Our Ancestors May Have Held the Secret to Better Brain Health

It turns out that while our early ancestors spent their days out in the wilderness hunting and foraging for food. This lifestyle may also have been keeping their brains sharp. Researchers at the University of Arizona have found a connection between the highly active lifestyle, that was prevalent in those ancient days, and the prevention and treatment of Alzheimer’s disease and other age-related diseases.

How Our Lifestyles Have Impacted our Health

Some two million years ago, our ancestors covered long distances—mixing moderate and intense bouts of aerobic activity throughout the day—as a means of survival. In sharp contrast, today’s average American starts the day by getting ready for work or school, then travels by car or train to an office where they’ll likely spend hours in meetings or in front of a computer, only to retire home to catch up on the latest series on Netflix. For the most active among us, exercise might consist of an hour at the gym three or more days a week and perhaps a few short walks sprinkled in throughout the day. But contrary to popular belief, that level of activity doesn’t completely erase the damage we do to our bodies during the other 23 hours in the day—which are largely spent sitting in a desk chair or at the dining room table, reclining on the family sofa, or sleeping.

What are the effects of a sedentary lifestyle?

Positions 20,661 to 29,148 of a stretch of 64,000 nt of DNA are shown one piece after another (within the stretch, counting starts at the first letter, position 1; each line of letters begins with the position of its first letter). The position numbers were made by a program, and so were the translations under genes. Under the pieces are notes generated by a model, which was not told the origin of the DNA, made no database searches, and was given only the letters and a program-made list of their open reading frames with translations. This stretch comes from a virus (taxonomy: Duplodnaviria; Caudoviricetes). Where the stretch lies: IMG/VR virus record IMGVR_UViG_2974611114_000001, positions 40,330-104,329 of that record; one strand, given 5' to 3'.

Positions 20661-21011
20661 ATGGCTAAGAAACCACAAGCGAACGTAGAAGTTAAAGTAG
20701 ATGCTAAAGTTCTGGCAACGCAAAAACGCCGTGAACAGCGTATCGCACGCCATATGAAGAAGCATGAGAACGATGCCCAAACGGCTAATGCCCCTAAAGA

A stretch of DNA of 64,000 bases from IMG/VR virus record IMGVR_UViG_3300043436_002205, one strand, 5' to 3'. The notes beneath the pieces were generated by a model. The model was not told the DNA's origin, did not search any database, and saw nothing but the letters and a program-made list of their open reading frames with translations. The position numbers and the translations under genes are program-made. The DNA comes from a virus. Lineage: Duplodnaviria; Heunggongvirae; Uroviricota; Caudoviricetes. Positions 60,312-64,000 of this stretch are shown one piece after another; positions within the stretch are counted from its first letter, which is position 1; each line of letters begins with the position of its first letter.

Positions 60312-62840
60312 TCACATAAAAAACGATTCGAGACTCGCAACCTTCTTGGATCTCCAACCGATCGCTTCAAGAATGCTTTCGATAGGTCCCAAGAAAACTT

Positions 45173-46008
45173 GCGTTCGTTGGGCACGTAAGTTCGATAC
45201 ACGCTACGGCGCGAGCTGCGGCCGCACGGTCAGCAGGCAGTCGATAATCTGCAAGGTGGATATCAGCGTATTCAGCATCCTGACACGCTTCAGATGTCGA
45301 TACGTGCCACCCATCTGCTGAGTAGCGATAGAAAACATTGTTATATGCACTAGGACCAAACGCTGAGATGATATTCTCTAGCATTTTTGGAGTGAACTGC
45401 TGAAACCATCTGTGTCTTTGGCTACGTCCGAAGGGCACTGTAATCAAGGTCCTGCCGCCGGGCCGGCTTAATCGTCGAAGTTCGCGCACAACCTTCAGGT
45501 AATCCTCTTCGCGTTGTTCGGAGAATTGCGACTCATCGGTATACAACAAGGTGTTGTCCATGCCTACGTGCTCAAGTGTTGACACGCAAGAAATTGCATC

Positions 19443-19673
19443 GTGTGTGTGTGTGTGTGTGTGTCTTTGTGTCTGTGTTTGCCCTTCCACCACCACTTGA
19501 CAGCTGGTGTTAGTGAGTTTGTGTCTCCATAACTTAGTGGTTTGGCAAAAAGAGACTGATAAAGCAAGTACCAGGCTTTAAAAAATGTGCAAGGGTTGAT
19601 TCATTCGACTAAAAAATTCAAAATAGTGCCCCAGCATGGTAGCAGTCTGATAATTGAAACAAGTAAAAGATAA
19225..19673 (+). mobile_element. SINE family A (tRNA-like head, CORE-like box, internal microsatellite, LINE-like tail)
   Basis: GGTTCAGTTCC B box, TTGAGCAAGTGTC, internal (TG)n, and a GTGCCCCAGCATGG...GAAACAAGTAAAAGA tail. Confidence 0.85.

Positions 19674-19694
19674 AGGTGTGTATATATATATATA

An obvious connection can be drawn between today’s sedentary lifestyle and a host of prevalent modern-age health problems like obesity and chronic illness. How do low levels of activity affect our cognitive abilities? The study’s co-authors hypothesize that the amount of exercise that our ancestors engaged in reduced the burden of a genotype that leads to a high risk of:

  • Alzheimer’s disease

  • Cardiovascular disease

  • Increased mortality

As a result, the researchers stress the importance of exercise as a potential disease prevention and intervention tool.

What role can movement and exercise play on health?

Beyond reducing the risk of disease, the role that movement and exercise play in a person’s brain health and memory abilities cannot be underestimated. Many research studies have proven that engaging in regular physical activity keeps our brains in top form, helping us to focus, recall and think more clearly. And while it’s not exactly feasible to adopt a hunter/gatherer way of life in today’s world, perhaps the takeaway is that moving—more frequently and for longer periods of time—can help stave off disease and boost our brain function.

If you need help developing a safe and effective plan to getting back to movement and exercise, our physical therapists are experts in this and are eager to help.